This article first appeared in the 06 February 2012 issue of the New Statesman, Lucky Dave

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The economics of outrage: Why you haven't seen the end of Katie Hopkins

Her distasteful tweet may have cost her a job at LBC, but this isn't the last we've seen of Britain's biggest troll. 

Another atrocity, other surge of grief and fear, and there like clockwork was the UK’s biggest troll. Hours after the explosion at the Manchester Arena that killed 22 mostly young and female concert goers, Katie Hopkins weighed in with a very on-brand tweet calling for a “final solution” to the complex issue of terrorism.

She quickly deleted it, replacing the offending phrase with the words “true solution”, but did not tone down the essentially fascist message. Few thought it had been an innocent mistake on the part of someone unaware of the historical connotations of those two words.  And no matter how many urged their fellow web users not to give Hopkins the attention she craved, it still sparked angry tweets, condemnatory news articles and even reports to the police.

Hopkins has lost her presenting job at LBC radio, but she is yet to lose her column at Mail Online, and it’s quite likely she won’t.

Mail Online and its print counterpart The Daily Mail have regularly shown they are prepared to go down the deliberately divisive path Hopkins was signposting. But even if the site's managing editor Martin Clarke was secretly a liberal sandal-wearer, there are also very good economic reasons for Mail Online to stick with her. The extreme and outrageous is great at gaining attention, and attention is what makes money for Mail Online.

It is ironic that Hopkins’s career was initially helped by TV’s attempts to provide balance. Producers could rely on her to provide a counterweight to even the most committed and rational bleeding-heart liberal.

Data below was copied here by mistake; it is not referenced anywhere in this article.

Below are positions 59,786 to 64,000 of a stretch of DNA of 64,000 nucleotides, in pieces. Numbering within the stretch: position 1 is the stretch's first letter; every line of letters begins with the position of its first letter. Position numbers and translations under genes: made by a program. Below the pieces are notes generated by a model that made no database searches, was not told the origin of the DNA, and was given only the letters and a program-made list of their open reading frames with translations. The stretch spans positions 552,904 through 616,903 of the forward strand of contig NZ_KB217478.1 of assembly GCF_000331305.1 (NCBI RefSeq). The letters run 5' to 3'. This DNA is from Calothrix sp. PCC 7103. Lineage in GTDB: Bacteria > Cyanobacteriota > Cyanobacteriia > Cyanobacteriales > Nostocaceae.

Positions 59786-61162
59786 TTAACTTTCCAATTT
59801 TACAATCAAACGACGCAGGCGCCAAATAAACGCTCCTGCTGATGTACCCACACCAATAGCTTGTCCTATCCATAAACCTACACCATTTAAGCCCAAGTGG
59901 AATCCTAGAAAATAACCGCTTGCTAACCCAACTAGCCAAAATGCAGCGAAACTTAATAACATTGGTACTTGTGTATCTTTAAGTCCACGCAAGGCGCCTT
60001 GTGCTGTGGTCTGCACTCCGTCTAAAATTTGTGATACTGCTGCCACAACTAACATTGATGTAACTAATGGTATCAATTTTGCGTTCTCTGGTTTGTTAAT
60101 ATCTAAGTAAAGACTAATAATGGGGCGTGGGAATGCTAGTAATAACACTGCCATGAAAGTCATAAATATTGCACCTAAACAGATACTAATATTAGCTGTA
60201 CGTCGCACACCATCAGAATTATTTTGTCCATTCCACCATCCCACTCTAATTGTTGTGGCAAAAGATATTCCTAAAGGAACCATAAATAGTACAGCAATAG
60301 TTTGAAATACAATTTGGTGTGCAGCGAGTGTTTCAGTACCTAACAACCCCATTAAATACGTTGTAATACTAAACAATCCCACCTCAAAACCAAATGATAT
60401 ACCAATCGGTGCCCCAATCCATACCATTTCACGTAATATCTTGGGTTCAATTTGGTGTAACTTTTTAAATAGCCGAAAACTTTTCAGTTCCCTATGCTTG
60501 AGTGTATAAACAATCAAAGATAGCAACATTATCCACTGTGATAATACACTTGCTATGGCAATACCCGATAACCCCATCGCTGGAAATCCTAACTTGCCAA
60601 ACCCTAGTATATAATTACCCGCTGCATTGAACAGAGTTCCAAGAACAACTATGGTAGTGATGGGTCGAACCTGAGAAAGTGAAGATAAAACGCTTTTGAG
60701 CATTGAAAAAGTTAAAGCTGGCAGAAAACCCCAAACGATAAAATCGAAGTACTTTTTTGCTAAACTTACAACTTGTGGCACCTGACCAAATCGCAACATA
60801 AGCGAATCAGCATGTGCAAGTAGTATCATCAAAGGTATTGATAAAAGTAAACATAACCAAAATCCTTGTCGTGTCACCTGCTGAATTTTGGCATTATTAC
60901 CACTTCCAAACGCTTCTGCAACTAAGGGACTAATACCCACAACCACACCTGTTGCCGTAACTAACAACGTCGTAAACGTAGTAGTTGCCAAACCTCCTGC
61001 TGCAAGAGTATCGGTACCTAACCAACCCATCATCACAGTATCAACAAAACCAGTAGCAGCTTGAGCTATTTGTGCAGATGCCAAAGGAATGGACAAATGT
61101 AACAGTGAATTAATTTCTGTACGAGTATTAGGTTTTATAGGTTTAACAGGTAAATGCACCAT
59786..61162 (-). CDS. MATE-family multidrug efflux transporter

As Patrick Smith, a former media specialist who is currently a senior reporter at BuzzFeed News points out: “It’s very difficult for producers who are legally bound to be balanced, they will sometimes literally have lawyers in the room.”

“That in a way is why some people who are skirting very close or beyond the bounds of taste and decency get on air.”

But while TV may have made Hopkins, it is online where her extreme views perform best.  As digital publishers have learned, the best way to get the shares, clicks and page views that make them money is to provoke an emotional response. And there are few things as good at provoking an emotional response as extreme and outrageous political views.

And in many ways it doesn’t matter whether that response is negative or positive. Those who complain about what Hopkins says are also the ones who draw attention to it – many will read what she writes in order to know exactly why they should hate her.

Of course using outrageous views as a sales tactic is not confined to the web – The Daily Mail prints columns by Sarah Vine for a reason - but the risks of pushing the boundaries of taste and decency are greater in a linear, analogue world. Cancelling a newspaper subscription or changing radio station is a simpler and often longer-lasting act than pledging to never click on a tempting link on Twitter or Facebook. LBC may have had far more to lose from sticking with Hopkins than Mail Online does, and much less to gain. Someone prepared to say what Hopkins says will not be out of work for long.